What court cases could affect abortion access?

  • Medical emergencies: A group of Texas women who said they were denied medically necessary abortions sued the state of Texas, seeking to block the law from applying to medically necessary abortions and clarify when a medical emergency justifies an abortion. Some of the women described the medical care delays in a July hearing. A state judge sided with the women, but the Attorney General appealed the ruling to the Texas Supreme Court, essentially putting the ruling on hold.
  • Abortion medication: A federal judge in Amarillo revoked the Food and Drug Administration’s approval of mifepristone – an abortion-inducing medication – after a lawsuit by a group of anti-abortion doctors. But the U.S. Supreme Court has allowed the drug to remain on the market until the case is resolved. Mifepristone, used along with misoprostol, is the most common way Americans terminate their pregnancies. Numerous studies have shown mifepristone to be safe and effective, and it’s recommended by the American College of Obstetricians and Gynecologists and the World Health Organization. It was approved by the FDA in 2000.
  • Abortion funds: Abortion funds in Texas – nonprofit groups that help people pay for abortions and out-of-state travel – have resumed their efforts after a federal judge indicated that they likely cannot be criminally charged for helping people travel out of state to terminate their pregnancies.
  • Aiding in abortions: A man in Galveston is suing his ex-wife’s friends for helping her obtain abortion-inducing medication. The women have countersued, arguing he knew his ex-wife had the pills and did nothing to stop her. Both cases are still pending.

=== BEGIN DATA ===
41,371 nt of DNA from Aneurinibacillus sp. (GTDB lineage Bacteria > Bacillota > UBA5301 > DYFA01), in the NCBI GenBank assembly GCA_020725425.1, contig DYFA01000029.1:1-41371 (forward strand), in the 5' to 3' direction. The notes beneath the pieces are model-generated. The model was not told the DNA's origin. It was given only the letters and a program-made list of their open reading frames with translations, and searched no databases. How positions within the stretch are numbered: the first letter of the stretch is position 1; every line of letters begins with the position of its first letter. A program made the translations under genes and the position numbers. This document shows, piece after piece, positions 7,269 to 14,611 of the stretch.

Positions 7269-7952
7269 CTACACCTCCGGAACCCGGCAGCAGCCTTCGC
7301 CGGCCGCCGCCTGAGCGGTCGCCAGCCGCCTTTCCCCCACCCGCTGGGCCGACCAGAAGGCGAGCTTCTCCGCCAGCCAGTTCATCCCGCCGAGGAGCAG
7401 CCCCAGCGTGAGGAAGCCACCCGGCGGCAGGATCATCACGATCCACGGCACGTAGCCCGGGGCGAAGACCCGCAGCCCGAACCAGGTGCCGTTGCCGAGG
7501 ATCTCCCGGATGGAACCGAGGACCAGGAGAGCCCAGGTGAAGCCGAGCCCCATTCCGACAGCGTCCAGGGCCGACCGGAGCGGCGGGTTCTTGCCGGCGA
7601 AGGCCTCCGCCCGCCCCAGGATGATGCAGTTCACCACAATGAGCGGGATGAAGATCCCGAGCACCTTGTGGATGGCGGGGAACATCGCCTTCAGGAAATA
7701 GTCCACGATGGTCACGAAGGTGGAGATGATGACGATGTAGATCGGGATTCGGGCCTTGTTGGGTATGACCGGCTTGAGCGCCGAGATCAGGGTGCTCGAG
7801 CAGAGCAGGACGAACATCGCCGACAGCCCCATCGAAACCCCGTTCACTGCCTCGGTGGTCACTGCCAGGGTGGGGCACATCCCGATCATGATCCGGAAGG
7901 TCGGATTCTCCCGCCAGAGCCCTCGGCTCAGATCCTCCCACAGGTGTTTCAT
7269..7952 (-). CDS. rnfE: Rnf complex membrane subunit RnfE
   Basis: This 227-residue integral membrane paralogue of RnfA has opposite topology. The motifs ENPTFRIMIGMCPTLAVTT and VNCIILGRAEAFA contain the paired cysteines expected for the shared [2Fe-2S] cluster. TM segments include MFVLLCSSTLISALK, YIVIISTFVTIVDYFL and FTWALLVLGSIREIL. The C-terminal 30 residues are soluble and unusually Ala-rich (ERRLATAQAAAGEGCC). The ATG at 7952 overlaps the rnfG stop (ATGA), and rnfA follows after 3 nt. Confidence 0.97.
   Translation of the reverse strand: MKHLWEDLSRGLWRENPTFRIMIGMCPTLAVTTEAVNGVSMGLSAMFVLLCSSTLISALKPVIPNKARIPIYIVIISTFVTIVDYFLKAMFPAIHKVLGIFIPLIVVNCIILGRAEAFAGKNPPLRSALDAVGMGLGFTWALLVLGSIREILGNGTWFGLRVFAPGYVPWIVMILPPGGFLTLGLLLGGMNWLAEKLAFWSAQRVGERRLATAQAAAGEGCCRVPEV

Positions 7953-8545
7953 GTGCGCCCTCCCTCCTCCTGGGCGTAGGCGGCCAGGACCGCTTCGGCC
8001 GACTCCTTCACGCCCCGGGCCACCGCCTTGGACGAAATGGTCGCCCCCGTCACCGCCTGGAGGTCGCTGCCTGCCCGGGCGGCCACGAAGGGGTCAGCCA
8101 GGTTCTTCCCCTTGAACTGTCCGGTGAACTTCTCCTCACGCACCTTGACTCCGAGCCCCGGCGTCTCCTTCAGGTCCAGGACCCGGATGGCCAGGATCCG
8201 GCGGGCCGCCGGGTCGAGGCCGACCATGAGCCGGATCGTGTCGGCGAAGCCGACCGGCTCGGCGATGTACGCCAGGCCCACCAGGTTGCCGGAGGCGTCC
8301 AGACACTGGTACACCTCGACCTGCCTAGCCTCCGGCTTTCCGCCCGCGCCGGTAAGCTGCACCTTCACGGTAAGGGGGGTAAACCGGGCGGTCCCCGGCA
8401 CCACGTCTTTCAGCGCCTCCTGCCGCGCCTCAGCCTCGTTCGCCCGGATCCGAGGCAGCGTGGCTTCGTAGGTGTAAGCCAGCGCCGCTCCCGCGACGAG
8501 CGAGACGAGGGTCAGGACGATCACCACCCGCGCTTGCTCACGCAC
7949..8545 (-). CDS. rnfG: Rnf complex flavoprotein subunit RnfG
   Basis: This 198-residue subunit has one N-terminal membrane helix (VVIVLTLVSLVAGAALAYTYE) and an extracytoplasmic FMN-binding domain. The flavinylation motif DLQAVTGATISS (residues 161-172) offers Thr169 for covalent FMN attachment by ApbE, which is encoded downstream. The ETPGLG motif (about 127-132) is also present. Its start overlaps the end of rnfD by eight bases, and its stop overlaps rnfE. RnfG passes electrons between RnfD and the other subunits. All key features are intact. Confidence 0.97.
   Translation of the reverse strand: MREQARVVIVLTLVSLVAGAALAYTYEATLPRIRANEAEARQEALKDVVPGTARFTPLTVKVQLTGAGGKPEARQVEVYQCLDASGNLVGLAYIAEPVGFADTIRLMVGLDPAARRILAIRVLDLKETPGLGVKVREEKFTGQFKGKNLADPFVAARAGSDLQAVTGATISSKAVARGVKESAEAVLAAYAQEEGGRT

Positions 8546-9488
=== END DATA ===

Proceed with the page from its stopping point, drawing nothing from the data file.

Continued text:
• A federal judge in Texas struck down Biden administration guidance requiring hospitals to provide medically necessary abortions under the Emergency Medical Treatment and Active Labor Act, after a lawsuit filed by Attorney General Ken Paxton. Paxton also sued over guidance to pharmacies that reminded them of their obligation to fill prescriptions for abortion-inducing drugs. The 5th Circuit Court of Appeals upheld that ruling in January 2024.

What does contraception access look like in Texas?

Adults in Texas still have access to a range of birth control and reproductive health care services through most health insurance plans and government-funded programs. Most health insurance plans must provide contraception options and family planning counseling at no out-of-pocket cost. State programs and federally-funded Title X clinics also provide contraception for those who are uninsured or undocumented.

However, most minors need parental permission to be prescribed birth control in Texas. Federal Title X clinics used to provide confidential contraception to minors, but after a recent court ruling in an ongoing lawsuit, those clinics now require parental consent as well. Minors can still access testing and treatment for sexually transmitted infections, pregnancy tests, condoms and counseling without parental consent at these clinics. Minors on Medicaid, or who are emancipated, can consent for themselves to get prescribed birth control.

The emergency contraception known as Plan B is still available over-the-counter in stores and, in some cases, through federally-funded clinics and public health departments. Ella, another emergency contraception pill that works up to five days after sex, requires a prescription, but it can also be prescribed and ordered online through an online pharmacy.

The Food and Drug Administration also recently approved the daily contraceptive pill Opill for sale without a prescription. It is expected to become available in stores and online in early 2024, according to its manufacturers.

You can read more about birth control access in Texas in our guide.